Engineered SpCas9s and AsCas12a cleave fewer off-target genomic sites than wild-type (wt) Cas9. However, understanding their fidelity, mechanisms and cleavage outcomes requires systematic profiling across mispaired target DNAs. Here we describe NucleaSeq—nuclease digestion and deep sequencing—a massively parallel platform that measures the cleavage kinetics and time-resolved cleavage products for over 10,000 targets containing mismatches, insertions and deletions relative to the guide RNA. Combining cleavage rates and binding specificities on the same target libraries, we benchmarked five SpCas9 variants and AsCas12a. A biophysical model built from these data sets revealed mechanistic insights into off-target cleavage. Engineered Cas9s, especially Cas9-HF1, dramatically increased cleavage specificity but not binding specificity compared to wtCas9. Surprisingly, AsCas12a cleavage specificity differed little from that of wtCas9. Initial DNA cleavage sites and end trimming varied by nuclease, guide RNA and the positions of mispaired nucleotides. More broadly, NucleaSeq enables rapid, quantitative and systematic comparisons of specificity and cleavage outcomes across engineered and natural nucleases.
Subscribe to Journal
Get full journal access for 1 year
only $4.92 per issue
All prices are NET prices.
VAT will be added later in the checkout.
Tax calculation will be finalised during checkout.
Rent or Buy article
Get time limited or full article access on ReadCube.
All prices are NET prices.
Analyzed data are available at https://github.com/finkelsteinlab/. NucleaSeq sequencing data are available through the National Center for Biotechnology Information Sequence Read Archive database (PRJNA623618). All other relevant raw data are available from the corresponding authors upon reasonable request. Source data are provided with this paper.
Custom software (CHAMP, NucleaSeq and freebarcodes repositories) used for data analysis are written in Python 2.7 and are available at https://github.com/finkelsteinlab/. Scripting for figure preparation is available from the corresponding authors upon reasonable request.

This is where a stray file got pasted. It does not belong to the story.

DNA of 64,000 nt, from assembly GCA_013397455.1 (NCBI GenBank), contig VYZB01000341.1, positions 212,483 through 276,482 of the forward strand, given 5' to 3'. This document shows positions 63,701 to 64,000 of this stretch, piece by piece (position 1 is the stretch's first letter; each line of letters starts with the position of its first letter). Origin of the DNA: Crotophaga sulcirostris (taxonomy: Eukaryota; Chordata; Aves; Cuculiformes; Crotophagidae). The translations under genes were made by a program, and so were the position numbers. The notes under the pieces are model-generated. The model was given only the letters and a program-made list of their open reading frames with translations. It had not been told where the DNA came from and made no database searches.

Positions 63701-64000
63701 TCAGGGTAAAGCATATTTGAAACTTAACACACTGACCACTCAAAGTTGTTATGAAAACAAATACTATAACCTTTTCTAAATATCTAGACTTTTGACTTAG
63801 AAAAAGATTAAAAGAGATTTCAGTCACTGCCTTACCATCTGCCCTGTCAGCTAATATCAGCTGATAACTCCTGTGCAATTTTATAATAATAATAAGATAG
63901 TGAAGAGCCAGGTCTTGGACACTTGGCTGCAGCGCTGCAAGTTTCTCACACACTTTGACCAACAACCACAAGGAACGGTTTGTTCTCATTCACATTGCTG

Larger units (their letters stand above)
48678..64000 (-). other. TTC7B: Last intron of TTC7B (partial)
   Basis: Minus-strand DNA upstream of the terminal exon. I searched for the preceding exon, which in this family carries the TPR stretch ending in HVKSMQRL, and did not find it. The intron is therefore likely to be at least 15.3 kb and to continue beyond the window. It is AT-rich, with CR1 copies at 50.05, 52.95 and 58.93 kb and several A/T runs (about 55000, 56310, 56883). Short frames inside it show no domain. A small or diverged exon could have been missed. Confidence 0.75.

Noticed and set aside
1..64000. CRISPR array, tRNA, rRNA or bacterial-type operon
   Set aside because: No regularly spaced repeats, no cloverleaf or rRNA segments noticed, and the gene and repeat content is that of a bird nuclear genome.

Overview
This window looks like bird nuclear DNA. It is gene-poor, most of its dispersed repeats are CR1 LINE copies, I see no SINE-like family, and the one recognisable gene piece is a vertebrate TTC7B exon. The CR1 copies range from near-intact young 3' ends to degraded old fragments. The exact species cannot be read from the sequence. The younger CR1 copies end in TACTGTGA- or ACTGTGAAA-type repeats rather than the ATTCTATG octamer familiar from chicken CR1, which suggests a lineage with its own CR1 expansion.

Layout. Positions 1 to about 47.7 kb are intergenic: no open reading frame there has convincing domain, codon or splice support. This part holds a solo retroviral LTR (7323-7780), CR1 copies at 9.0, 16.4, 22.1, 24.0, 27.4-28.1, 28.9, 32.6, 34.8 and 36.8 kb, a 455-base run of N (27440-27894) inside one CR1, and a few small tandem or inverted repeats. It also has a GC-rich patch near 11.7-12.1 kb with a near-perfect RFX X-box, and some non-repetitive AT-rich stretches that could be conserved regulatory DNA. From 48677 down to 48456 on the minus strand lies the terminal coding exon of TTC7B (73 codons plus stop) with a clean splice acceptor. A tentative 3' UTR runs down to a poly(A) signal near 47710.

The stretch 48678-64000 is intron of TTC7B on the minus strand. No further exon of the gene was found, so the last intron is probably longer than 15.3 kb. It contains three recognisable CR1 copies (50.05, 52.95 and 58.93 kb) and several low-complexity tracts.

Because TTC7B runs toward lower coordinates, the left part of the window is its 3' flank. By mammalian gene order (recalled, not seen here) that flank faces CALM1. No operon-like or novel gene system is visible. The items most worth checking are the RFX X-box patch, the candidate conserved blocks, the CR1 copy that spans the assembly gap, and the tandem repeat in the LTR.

Hsu, P. D. et al. DNA targeting specificity of RNA-guided Cas9 nucleases. Nat. Biotechnol. 31, 827–832 (2013).
Jinek, M. et al. A programmable dual-RNA–guided DNA endonuclease in adaptive bacterial immunity. Science 337, 816–821 (2012).
Gong, S., Yu, H. H., Johnson, K. A. & Taylor, D. W. DNA unwinding is the primary determinant of CRISPR–Cas9 activity. Cell Rep. 22, 359–371 (2018).
Jiang, F. et al. Structures of a CRISPR–Cas9 R-loop complex primed for DNA cleavage. Science 351, 867–871 (2016).
Sternberg, S. H., LaFrance, B., Kaplan, M. & Doudna, J. A. Conformational control of DNA target cleavage by CRISPR–Cas9. Nature 527, 110–113 (2015).
Anderson, K. R. et al. CRISPR off-target analysis in genetically engineered rats and mice. Nat. Methods 15, 512 (2018).
Cullot, G. et al. CRISPR–Cas9 genome editing induces megabase-scale chromosomal truncations. Nat. Commun. 10, 1136 (2019).
Fu, Y. et al. High-frequency off-target mutagenesis induced by CRISPR–Cas nucleases in human cells. Nat. Biotechnol. 31, 822–826 (2013).
Amrani, N. et al. NmeCas9 is an intrinsically high-fidelity genome-editing platform. Genome Biol. 19, 214 (2018).
Chen, J. S. et al. Enhanced proofreading governs CRISPR–Cas9 targeting accuracy. Nature 550, 407–410 (2017).
Edraki, A. et al. A compact, high-accuracy Cas9 with a dinucleotide PAM for in vivo genome editing. Mol. Cell 73, 714–726 (2018).
Kim, D. et al. Genome-wide analysis reveals specificities of Cpf1 endonucleases in human cells. Nat. Biotechnol. 34, 863–868 (2016).
Kleinstiver, B. P. et al. High-fidelity CRISPR–Cas9 nucleases with no detectable genome-wide off-target effects. Nature 529, 490–495 (2016).
Lee, J. K. et al. Directed evolution of CRISPR–Cas9 to increase its specificity. Nat. Commun. 9, 3048 (2018).
Ran, F. A. et al. In vivo genome editing using Staphylococcus aureus Cas9. Nature 520, 186–191 (2015).
Shmakov, S. et al. Discovery and functional characterization of diverse class 2 CRISPR–Cas systems. Mol. Cell 60, 385–397 (2015).
Slaymaker, I. M. et al. Rationally engineered Cas9 nucleases with improved specificity. Science 351, 84–88 (2016).
Smargon, A. A. et al. Cas13b is a type VI-B CRISPR-associated RNA-guided RNase differentially regulated by accessory proteins Csx27 and Csx28. Mol. Cell 65, 618–630 (2017).
Wu, W. Y., Lebbink, J. H. G., Kanaar, R., Geijsen, N. & van der Oost, J. Genome editing by natural and engineered CRISPR-associated nucleases. Nat. Chem. Biol. 14, 642–651 (2018).
Zetsche, B. et al. Cpf1 is a single RNA-guided endonuclease of a class 2 CRISPR–Cas system. Cell 163, 759–771 (2015).
Frock, R. L. et al. Genome-wide detection of DNA double-stranded breaks induced by engineered nucleases. Nat. Biotechnol. 33, 179–186 (2015).
Kim, D. et al. Digenome-seq: genome-wide profiling of CRISPR–Cas9 off-target effects in human cells. Nat. Methods 12, 237–243 (2015).
Yan, W. X. et al. BLISS is a versatile and quantitative method for genome-wide profiling of DNA double-strand breaks. Nat. Commun. 8, 15058 (2017).
Crosetto, N. et al. Nucleotide-resolution DNA double-strand break mapping by next-generation sequencing. Nat. Methods 10, 361–365 (2013).